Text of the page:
Neologisme

The Word For… by Ivan Crouch

There ought to be a word for “the limbo-like precincts of an airport baggage claim, where groggy travellers gather around the motionless treads of empty conveyor belts.” It is a singularly desolate scene, and there should be a succinct way for a forlorn luggage-seeker to text a quick apology to the friend who is idly circling the airport roads. Now, there is: “baggatory.”

That clever turn is just one of a couple hundred neologisms coined by Liesl Schillinger in her new book, “Wordbirds: An Irreverent Lexicon for the 21st Century.” Other gems include “social crawler” (a party-goer who accidently mingles with losers); “Facebook-happy” (a miserable person who fakes bliss in carefully managed Facebook posts); “polterguy” (an ex-boyfriend who haunts future relationships); “factose intolerant” (a person who claims a false allergy or irrational antipathy to certain foods); and “rotter” (the bottom drawer in the refrigerator where produce goes to putrefy). Most of the words and phrases in the collection are accompanied, in a bit of whimsy, by an illustration of birds acting out the scenes described: the “social crawler” is a peacock mixing with pigeons.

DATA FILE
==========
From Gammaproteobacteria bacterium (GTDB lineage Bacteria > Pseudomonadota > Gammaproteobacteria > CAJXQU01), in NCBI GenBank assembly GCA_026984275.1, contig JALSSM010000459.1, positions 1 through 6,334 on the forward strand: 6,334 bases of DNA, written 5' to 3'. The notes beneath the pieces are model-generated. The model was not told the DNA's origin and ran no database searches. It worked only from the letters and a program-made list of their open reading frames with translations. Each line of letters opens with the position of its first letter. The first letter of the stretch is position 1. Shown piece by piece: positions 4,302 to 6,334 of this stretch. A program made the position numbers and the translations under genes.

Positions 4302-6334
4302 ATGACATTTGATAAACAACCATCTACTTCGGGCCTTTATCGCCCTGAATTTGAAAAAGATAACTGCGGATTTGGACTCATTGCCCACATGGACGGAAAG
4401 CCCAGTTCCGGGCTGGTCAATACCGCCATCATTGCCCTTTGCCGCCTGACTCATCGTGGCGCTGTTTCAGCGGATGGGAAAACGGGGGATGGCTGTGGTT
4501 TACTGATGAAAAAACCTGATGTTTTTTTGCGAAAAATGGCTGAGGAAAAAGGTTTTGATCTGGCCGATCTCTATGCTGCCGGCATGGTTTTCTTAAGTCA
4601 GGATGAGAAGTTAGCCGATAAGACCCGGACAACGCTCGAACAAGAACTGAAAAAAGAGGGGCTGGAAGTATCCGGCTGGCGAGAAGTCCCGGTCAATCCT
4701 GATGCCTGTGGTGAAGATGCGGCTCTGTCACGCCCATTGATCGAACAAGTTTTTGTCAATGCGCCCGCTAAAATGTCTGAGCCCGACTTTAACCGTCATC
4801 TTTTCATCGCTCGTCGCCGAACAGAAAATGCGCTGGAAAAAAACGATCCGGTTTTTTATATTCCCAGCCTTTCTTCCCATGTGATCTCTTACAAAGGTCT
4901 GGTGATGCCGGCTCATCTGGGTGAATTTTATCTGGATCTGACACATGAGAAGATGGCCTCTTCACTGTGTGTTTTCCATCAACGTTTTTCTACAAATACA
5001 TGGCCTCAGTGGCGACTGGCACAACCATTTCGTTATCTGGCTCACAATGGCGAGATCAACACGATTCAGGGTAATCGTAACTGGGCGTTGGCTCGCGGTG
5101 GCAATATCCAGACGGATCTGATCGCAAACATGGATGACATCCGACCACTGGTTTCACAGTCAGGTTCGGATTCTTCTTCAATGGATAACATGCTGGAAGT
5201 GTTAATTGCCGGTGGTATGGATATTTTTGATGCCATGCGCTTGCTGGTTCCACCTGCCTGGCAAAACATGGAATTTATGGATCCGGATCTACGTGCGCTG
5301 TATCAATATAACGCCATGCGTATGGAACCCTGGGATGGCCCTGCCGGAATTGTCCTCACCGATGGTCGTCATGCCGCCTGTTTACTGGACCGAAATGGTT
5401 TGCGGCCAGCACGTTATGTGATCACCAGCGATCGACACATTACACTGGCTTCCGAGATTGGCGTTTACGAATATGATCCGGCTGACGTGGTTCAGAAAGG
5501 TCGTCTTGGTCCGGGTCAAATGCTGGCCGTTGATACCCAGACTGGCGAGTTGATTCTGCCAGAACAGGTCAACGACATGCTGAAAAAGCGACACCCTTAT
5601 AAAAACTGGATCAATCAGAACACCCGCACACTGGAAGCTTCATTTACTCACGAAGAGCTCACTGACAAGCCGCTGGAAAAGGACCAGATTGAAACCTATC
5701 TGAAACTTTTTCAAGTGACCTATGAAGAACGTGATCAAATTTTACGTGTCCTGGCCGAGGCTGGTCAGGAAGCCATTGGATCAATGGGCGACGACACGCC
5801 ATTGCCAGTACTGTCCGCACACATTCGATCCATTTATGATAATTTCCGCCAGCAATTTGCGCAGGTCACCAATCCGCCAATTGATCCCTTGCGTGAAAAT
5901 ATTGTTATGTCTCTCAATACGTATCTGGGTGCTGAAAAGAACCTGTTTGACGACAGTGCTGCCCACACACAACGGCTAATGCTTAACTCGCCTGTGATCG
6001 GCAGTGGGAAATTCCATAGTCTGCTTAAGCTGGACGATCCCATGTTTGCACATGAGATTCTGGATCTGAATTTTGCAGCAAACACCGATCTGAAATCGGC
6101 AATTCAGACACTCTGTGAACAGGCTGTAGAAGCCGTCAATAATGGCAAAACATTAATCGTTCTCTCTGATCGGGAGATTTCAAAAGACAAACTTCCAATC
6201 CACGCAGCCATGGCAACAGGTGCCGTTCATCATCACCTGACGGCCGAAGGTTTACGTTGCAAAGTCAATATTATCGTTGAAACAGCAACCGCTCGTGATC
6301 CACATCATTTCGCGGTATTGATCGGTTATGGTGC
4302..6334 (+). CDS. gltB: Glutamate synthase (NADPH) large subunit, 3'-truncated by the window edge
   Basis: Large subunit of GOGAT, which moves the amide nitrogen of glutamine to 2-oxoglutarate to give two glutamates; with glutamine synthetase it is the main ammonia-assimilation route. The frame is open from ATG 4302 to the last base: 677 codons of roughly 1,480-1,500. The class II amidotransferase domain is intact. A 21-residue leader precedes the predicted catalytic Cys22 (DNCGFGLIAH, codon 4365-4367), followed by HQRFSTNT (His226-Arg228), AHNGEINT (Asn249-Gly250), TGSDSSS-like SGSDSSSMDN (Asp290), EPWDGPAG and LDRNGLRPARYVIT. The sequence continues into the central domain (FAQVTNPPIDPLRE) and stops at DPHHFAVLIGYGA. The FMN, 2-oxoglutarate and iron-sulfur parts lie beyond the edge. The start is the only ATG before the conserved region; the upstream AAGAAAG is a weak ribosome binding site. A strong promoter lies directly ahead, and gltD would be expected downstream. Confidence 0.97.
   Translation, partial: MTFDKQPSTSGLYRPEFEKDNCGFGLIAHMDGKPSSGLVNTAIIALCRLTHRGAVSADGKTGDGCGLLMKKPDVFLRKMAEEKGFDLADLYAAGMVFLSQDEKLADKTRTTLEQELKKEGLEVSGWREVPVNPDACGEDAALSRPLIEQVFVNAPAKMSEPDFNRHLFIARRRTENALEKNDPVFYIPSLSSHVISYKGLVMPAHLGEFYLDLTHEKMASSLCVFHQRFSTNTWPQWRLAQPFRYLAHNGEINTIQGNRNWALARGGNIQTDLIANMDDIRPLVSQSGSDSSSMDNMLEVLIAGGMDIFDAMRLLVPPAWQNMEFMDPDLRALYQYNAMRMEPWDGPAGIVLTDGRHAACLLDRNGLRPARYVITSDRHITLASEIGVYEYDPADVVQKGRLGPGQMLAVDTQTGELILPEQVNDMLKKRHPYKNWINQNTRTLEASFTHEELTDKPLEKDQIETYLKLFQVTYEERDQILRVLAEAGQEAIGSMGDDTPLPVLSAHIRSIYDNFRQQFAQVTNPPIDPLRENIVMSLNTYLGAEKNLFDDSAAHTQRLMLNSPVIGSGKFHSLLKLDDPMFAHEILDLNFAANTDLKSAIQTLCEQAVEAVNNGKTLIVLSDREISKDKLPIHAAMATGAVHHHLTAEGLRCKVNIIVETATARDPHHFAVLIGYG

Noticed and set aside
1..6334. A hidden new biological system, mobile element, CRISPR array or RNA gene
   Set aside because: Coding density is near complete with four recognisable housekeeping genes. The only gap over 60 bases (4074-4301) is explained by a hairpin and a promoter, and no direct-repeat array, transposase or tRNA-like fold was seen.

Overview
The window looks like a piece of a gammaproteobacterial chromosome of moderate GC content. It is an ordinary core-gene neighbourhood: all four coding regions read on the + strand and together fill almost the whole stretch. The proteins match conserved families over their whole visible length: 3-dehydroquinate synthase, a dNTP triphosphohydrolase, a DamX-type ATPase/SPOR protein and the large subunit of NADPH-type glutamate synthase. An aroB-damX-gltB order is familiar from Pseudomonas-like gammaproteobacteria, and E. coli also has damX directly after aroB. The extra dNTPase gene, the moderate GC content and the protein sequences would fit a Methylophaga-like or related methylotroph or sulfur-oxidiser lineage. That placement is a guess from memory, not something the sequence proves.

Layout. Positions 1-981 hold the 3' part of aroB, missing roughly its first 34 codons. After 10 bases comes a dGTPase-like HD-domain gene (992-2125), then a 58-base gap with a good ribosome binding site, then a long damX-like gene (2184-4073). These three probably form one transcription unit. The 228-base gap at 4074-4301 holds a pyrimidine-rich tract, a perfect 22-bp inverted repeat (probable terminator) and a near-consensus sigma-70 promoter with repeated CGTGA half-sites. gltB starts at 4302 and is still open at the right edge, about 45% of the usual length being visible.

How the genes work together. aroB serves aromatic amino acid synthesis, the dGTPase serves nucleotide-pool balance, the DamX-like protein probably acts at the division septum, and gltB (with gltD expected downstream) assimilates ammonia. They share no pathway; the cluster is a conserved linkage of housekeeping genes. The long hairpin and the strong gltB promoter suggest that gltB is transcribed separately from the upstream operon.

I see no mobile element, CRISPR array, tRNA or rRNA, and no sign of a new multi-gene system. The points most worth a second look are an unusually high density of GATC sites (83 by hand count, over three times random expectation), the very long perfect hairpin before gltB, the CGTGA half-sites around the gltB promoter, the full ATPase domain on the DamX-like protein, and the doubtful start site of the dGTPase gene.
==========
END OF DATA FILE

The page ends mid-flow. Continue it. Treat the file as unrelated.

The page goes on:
Reclame

Proiecte pentru viitorul cărților

The future of the book shouldn’t be skeuomorphic    by Tom, Abba New Statesman

 

Try this at home: watch an episode of The Bridge—with subtitles—and try to browse Facebook, or send a tweet during the broadcast. What you’re likely to find (unless you’re a native Danish speaker) is that conventional second screen engagement doesn’t operate very well. On the one hand, it’s the subtitles; they demand we look as well as listen, that our eyeballs don’t flicker between device and screen and our attention fixes on one thing rather than two, but another, more subtle change, is in architecture and the lighting, in mise-en-scène. The sky is different and the city looks strange. These people aren’t speaking our language and something exotic is happening.
That’s the sensation we’re aiming to achieve in These Pages Fall Like Ash. The experience begins with the sudden appearance of another city alongside the one our 300 participants live in. They can’t see it, but they can feel its presence, hear the voices of its citizens and read their words. Two populations start to communicate and exchange ideas, stories, gifts, and then something happens. And something happening is how stories start.
Story is at the heart of this project. REACT’s Books and Print programme asks us to consider what happens when digital technology meets reading and writing. Our response is to define a grammar for writing in a digital space, where attention is a commodity and interaction is an anticipated mode of engagement.